Addiction and the Relationships That Bring Trouble

Contributor: Kelly Everson, MA, you can see more of her work at

Couple having relationship problems, talking in a coffee shopMany adults do not realize that addiction covers more than gambling, shopping, food and substance abuse, it can also refer to certain types of relationships. An addiction is defined as an uncontrollable need that overtakes all form of rational thought and behavior. People suffering from an addiction often experience major personality changes, and if their destructive behavior is left untreated it can ruin their lives and those of the people around them.

Defining an Addictive Relationship

An addictive relationship is more common than many people realize, and it is not limited strictly to adults. It can happen to people at any age, and it is a painful experience that can affect to men and women’s health equally.

One of the common signs of an addictive relationship is that one partner is willing to do literally anything to keep their significant other with them. Instead of a relationship that is built on trust, love, and mutual understanding, it is based on simply being able to keep their partner with them at any cost.

Elements Not Found in a Loving Relationship

Mental health care professionals state that there are three components of addiction that are not found in a normal, loving relationship. These elements are:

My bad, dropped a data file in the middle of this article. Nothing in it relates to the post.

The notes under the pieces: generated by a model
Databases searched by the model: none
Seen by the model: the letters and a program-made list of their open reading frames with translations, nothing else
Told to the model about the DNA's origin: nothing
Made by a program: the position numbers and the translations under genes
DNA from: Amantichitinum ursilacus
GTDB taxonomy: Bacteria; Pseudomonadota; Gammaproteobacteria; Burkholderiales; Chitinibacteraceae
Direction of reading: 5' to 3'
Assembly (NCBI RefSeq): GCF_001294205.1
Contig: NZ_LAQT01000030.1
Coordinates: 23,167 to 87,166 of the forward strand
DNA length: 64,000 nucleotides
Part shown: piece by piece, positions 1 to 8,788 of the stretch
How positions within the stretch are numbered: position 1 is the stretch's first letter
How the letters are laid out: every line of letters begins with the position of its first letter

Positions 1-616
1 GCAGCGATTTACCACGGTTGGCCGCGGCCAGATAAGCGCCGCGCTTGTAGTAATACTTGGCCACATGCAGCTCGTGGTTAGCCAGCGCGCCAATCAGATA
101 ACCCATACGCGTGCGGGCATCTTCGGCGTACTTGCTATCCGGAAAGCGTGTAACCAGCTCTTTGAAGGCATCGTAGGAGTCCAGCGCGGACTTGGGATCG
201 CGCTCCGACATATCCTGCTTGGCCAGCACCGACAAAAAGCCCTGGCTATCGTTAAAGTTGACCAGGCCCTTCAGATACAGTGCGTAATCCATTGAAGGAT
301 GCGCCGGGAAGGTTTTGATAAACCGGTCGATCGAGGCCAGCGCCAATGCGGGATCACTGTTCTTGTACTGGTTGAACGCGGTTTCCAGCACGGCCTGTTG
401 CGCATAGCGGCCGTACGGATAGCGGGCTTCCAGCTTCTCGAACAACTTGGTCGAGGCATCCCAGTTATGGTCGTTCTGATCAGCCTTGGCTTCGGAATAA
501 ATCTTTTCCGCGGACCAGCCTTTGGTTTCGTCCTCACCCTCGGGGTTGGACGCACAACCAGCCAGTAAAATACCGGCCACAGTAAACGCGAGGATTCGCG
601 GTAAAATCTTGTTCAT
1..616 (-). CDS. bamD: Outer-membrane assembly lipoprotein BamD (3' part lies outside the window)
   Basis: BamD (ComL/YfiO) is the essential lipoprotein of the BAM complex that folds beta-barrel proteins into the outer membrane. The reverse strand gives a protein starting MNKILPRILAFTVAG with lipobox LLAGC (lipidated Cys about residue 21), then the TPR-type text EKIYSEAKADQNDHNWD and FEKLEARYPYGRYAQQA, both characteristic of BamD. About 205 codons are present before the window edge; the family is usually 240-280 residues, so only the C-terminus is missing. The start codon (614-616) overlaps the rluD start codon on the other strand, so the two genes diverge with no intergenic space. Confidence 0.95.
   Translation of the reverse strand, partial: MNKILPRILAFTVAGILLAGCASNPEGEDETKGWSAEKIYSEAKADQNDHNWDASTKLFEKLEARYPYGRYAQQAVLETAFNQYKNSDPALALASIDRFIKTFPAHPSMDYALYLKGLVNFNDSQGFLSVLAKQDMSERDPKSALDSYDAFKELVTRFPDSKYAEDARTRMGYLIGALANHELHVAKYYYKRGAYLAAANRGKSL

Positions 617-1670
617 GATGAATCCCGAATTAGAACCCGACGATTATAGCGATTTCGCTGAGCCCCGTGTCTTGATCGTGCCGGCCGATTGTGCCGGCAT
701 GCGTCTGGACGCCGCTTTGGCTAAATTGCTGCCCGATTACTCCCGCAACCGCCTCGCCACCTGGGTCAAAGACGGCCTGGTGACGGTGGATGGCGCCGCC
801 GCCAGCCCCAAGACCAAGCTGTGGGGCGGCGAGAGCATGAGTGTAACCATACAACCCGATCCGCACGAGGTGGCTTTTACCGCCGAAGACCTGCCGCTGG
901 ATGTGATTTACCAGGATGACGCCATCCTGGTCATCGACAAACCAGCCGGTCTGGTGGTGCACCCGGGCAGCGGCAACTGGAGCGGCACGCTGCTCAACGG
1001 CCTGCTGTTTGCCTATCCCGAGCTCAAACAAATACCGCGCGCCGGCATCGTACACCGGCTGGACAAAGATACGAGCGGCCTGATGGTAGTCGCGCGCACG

• An unrelenting obsession or constant thoughts about your partner.
  • The feeling of not being able to control your actions and behavior.
  • Continuing the destructive behavior even when the results are negative emotionally and physically.

Health care workers also state that while the signs of addictive behavior may be clear to everyone else, the person involved is often the last to notice the change in behavior. This can often lead to the disastrous results that unfortunately are too common in this type of relationship.

Understanding the Signs of Relationships That Bring Trouble

When you can begin to recognize and understand the signs of an addictive relationship, you can begin to change the behavior that is causing the trouble. One of the first things to understand is that an “addiction” is a behavioral response to feelings of insecurity, depression, anger, and anxiety, and that it is only a temporary fix.